• We will deliver the project using an independent hybrid charitable/commercial model that seeks to pursue charitable objectives for the greater good, but finances its activities through commercial enterprise rather than public funding.


Due  to a process in which its earlier theatres  have either ceased to exist or have seen their interiors modernised, enlarged or adapted to serve other genres, Italy has very quietly lost the ability to stage Baroque opera in its original context.

Today, the country that gave the world opera finds itself without a single commercially active Baroque opera theatre with functioning period stage machinery and scene-sets.

While London performs Shakespeare at its Globe theatre and Paris celebrates the grandeur of Louis XIV at Versailles, Italy and Venice remain without an iconic or living Baroque theatre by which they can acclaim and promote one of their greatest gifts to world culture.

Venice is home to three wonderful theatres: the Gran Teatro La Fenice, the Teatro Goldoni and the Teatro Malibran; but their respective specialisation to ‘opera lirica’, playhouse theatre and symphonic concerts means that none of them is able to host historically-informed Baroque opera. All are too large and their original stage machinery and scene-sets long since replaced by modern infrastructure. The problem is increased by the fact that La Fenice has rightly ceased staging regular Baroque opera. Artistically, current Venetian auditoriums are too large and are not suited to the more intimate environment required for Baroque opera. Commercially, economies of scale mean that productions from the Classical and Romantic eras simply offer better returns financially.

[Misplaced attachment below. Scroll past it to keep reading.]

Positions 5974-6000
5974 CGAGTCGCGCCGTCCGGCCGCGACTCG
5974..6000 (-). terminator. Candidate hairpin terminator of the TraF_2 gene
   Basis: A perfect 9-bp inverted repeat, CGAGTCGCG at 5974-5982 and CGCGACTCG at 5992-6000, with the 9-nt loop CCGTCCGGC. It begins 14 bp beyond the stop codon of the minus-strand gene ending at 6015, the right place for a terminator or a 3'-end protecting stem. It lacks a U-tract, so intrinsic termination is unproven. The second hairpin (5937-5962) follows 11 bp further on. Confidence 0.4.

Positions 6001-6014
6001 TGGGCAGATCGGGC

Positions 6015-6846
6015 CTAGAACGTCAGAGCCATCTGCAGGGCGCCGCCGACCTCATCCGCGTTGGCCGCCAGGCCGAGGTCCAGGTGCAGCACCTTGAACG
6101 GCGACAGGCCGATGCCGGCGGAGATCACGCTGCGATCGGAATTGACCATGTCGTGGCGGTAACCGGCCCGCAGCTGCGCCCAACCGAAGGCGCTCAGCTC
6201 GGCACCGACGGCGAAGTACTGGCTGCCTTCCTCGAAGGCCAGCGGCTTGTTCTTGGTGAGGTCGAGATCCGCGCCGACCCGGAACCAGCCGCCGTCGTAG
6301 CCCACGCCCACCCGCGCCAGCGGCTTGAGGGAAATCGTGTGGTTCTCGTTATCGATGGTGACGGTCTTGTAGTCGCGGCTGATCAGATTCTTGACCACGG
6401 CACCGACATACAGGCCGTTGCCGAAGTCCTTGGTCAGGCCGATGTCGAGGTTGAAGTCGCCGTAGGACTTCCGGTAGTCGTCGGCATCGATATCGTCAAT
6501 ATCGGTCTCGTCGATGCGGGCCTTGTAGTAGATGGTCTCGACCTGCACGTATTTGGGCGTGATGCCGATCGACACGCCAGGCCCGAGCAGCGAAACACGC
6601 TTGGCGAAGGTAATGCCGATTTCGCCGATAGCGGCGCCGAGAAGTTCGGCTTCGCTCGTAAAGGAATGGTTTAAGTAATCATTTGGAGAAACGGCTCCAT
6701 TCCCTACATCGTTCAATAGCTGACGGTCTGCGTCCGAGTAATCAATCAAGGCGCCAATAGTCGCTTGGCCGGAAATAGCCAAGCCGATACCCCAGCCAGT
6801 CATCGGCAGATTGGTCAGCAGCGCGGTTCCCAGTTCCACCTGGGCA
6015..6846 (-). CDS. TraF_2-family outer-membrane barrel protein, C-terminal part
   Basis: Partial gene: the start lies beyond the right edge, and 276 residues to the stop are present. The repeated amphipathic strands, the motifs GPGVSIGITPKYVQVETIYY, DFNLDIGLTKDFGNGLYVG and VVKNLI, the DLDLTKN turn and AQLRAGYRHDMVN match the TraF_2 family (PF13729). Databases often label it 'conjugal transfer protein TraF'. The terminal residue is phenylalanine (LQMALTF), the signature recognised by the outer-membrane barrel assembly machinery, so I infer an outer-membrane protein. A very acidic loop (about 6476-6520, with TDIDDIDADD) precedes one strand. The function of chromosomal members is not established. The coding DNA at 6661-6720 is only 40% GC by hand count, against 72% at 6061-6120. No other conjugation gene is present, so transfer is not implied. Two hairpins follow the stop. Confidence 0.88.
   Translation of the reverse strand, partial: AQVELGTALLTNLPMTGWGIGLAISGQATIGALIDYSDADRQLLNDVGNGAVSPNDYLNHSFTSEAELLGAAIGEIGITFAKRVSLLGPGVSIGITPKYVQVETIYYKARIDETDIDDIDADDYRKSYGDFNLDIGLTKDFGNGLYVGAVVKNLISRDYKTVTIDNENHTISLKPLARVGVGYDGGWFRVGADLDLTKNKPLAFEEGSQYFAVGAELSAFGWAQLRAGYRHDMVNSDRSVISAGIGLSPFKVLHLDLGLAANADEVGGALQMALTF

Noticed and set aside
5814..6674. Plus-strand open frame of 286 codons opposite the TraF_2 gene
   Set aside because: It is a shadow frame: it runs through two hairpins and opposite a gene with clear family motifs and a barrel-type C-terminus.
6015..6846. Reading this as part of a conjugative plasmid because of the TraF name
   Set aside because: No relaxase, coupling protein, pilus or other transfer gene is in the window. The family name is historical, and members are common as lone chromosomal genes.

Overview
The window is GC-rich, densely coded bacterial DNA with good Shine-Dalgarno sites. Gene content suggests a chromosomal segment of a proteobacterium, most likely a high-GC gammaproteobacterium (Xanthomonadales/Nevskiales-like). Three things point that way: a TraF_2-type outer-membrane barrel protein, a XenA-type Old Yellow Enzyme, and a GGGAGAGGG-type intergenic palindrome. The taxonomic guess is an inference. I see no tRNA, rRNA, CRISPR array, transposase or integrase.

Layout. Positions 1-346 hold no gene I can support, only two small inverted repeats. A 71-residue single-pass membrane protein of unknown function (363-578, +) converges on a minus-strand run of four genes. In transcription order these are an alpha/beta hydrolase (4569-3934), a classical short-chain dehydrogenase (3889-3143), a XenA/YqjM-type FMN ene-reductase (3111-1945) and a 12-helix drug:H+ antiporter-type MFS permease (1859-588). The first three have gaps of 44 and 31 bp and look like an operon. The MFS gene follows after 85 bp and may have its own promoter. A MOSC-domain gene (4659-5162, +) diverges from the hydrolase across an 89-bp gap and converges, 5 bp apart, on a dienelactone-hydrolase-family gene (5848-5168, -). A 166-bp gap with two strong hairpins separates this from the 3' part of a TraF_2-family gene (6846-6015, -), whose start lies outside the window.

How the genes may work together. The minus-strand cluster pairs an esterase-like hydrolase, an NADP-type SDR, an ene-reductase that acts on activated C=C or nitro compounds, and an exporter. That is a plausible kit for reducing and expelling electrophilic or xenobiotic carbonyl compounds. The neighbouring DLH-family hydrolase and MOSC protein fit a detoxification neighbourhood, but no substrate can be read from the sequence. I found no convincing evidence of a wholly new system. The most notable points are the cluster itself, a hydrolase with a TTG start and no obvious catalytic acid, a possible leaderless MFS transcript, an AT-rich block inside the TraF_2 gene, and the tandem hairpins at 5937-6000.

In the meantime, Venice is left with a vacuum and a missed opportunity. Instead of flocking to the home of opera, enthusiasts must travel elsewhere to indulge their passion for Baroque music. At precisely the time when Venice should be leading the emerging Baroque market, its vision of Baroque opera survives only as an empty relic of what it once was.


A rebuilt Teatro San Cassiano offers the perfect solution to the current predicament, and at once restores Venice as arguably the world’s foremost centre for Baroque opera.

  • The reconstructed 1637 theatre will go to the heart of addressing the need in Venice (and indeed Italy) for precisely the type of small intimate auditorium that shaped the development of opera (and Venetian opera especially) in the 17th and 18th centuries.
  • The Teatro San Cassiano will be the only fully active Baroque theatre in the world. Its iconic status will provide the perfect conditions for it to become the world’s foremost centre for of Baroque opera, attracting the world’s greatest conductors, singers and musicians.
  • It will establish at its core (both on and off stage) an unprecedented collaboration to bring the worlds of musicology and music performance into a practical union which will go to the very heart of the methodology and practical experimentation necessary to truly explore Historically Informed Performance within opera production.
  • Singers, musicians, the theatre and the public will be able to engage and to interact as part of a uniquely Baroque experience, which has until now been lost to opera.